I don't know which part of TX you are in, but if you are anywhere near DFW metroplex, there are LOTS of babies/newborns out there. I am about an hour east of Dallas and have had enough calls for newborns to fill both our houses!
I was licensed in the last class in TX that did dual licensing. I am also an attorney who has worked in the CPS system. Texas was not a dual license state for many years, then the law changed in hopes of allowing adoptions of children in foster care that came open for adoption to happen quicker. Then this year, the law changed back. As I understand it, a major reason TX did away with dual licensing is that many foster parents were hiring their own attorneys and intervening in law suits in cases when CPS was returning the children and the fp's didn't think they should be. If the children had been in the home of the fp's for at least 6 months and the foster home was also licensed as an adoptive home, the fp's claimed standing to enter the lawsuit. As you can imagine, this made things more complicated and more costly for CPS. In order to eliminate the lawsuits, CPS decided to due away with dual licensing so that foster homes would not also be licensed as adoptive homes, therefore it would eliminate the fp's standing to intervene in the lawsuit.
However, in theory, this isn't suppose to change a fp's chances of adopting a child in their care. If you are licensed as a foster home and a child in your care comes open for adoption, you are suppose to still get the first chance at adopting them. The child can remain in your care while you go through the rest of the process to become licensed to adopt that child. I haven't seen enough yet to see if this is really what is happening in practice....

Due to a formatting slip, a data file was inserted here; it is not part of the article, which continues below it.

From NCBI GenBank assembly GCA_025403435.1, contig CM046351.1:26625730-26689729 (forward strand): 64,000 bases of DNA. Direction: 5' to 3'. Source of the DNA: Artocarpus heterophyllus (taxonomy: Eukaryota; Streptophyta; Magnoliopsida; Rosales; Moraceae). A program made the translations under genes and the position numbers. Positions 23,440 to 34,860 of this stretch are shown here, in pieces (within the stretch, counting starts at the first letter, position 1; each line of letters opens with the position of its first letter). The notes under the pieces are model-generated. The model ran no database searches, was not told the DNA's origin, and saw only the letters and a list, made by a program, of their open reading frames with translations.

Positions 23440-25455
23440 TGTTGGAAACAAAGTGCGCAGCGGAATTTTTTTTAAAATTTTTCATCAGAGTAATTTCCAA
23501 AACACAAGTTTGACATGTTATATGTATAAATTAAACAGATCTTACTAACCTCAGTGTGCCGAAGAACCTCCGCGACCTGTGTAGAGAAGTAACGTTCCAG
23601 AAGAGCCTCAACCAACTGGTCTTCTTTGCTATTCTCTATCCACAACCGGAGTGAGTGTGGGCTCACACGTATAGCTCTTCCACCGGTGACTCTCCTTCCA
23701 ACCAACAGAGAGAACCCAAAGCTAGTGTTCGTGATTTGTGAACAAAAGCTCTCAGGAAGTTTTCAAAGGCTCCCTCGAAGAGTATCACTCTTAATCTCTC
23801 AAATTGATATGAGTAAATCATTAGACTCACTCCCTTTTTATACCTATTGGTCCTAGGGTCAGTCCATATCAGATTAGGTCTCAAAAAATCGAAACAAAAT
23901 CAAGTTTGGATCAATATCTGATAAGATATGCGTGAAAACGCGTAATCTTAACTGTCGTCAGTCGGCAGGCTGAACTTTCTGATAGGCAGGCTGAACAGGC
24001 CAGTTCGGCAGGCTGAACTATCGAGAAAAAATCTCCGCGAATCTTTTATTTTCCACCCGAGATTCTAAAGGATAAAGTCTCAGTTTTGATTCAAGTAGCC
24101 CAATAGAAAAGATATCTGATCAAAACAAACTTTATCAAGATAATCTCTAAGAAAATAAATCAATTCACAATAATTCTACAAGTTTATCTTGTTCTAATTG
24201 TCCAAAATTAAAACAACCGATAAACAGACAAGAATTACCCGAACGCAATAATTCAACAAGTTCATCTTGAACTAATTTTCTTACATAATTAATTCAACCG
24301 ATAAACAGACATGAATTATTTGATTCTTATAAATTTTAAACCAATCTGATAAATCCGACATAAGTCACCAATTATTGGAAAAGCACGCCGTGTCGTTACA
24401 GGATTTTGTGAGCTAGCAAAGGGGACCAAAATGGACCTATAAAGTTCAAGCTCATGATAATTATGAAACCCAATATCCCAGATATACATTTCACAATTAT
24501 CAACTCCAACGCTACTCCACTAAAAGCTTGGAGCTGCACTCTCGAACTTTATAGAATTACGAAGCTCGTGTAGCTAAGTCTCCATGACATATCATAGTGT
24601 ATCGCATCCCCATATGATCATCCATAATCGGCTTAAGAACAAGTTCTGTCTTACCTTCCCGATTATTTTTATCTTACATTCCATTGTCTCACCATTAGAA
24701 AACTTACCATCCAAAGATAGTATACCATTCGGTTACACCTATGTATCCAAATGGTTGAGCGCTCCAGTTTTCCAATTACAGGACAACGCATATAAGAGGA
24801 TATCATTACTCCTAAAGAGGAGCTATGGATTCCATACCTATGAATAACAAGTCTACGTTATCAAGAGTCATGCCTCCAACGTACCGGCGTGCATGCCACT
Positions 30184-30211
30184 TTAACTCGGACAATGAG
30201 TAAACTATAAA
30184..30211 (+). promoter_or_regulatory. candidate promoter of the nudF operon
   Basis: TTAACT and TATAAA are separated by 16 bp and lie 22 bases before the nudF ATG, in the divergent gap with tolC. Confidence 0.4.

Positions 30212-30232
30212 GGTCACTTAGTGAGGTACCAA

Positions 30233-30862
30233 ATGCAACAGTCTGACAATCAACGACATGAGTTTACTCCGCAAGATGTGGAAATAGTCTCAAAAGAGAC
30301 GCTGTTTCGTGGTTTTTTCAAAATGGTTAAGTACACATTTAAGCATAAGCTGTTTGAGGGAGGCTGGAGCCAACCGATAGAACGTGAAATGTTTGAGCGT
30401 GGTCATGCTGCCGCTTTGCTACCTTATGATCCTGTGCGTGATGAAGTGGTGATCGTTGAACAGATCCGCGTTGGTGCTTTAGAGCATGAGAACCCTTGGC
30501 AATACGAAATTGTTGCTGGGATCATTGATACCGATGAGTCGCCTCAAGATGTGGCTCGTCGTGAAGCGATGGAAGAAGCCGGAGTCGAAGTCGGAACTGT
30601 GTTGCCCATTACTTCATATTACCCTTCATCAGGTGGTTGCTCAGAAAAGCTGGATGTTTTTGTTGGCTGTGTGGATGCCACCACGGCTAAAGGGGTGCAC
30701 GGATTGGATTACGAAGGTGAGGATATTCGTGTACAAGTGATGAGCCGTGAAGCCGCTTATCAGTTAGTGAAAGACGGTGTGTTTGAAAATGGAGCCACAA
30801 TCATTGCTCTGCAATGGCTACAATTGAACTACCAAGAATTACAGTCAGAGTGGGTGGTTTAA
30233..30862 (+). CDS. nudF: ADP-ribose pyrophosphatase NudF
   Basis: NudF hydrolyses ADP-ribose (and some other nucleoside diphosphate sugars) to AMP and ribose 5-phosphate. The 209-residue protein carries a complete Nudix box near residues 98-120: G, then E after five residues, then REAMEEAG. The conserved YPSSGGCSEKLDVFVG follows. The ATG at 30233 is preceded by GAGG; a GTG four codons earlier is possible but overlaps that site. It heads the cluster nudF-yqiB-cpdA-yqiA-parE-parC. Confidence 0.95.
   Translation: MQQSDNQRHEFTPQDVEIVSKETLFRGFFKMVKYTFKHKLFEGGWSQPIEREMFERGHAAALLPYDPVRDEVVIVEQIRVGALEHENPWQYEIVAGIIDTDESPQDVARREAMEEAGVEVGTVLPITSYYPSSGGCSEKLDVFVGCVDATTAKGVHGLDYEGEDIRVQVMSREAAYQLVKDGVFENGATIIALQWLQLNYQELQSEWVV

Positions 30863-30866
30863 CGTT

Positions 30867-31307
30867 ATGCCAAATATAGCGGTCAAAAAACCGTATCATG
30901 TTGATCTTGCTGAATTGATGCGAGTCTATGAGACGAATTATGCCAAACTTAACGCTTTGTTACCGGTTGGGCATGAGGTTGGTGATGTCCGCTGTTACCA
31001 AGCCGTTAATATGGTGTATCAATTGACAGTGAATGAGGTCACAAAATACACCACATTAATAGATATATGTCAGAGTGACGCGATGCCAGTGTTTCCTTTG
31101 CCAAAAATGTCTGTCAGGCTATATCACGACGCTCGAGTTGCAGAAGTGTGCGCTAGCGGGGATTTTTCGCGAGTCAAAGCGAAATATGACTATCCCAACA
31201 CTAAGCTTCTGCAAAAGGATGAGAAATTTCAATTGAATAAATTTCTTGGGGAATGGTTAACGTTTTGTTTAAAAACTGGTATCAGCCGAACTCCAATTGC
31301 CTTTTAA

Thank you for your info. I live in the southwest part of the Houston area. I have kinda experienced the same thing with one of the social workers at our agency, she makes it sound like there are not very many infants but my good friend that has been fostering with this agency for 15 years said if she choose to, she would never be without a baby. When one baby is placed it is almost immediatly that they get another call. So, I don't know if they tell you that so that you will just consider older kids if a placement of such were to come available. I am not sure. I have another question for you, how long did it take you to get your license? I am just curious, we actually start our PRIDE classses on the 11th of Nov. and they go for four weeks. Our intial paper work has all been done, like application, criminal background checks, referencees, so I am right now trying to get all the things required for the homestudy together, and I just about have that done. The agency said they are pushing to have us licensed before Christmas. So we will see. What was your homestudy experience like?
Hi I wanted to just jump in and let everyone know what my experience has been for the fost/adopt program in CA. I am going through this right now. What we have been told is the major difference is that in a foster home, children are generally placed right away into those homes without a matching period, this is a period of time where in fost/adoptive homes they place the children based on what fits best to your family. They take a period of time and look at your family and the children and make a match. We were told we should have our adoptive placement by Jan. We began our pride training on Oct 2,2003 and end Nov 20,2003 I think this is a very short period of time.People forget that the more picky they are the longer they will what. My husband and I are taking a sibling set who is drug exposed, the more open you are the faster your placement will be. If you are not welling to accept any medical fragile and one pacific sex than you will wait longer....Just be prepared for that what.I am very impressed on how well things have gone, I just pray they continue on this path.Good luck to everyone else and keep me posted how things go.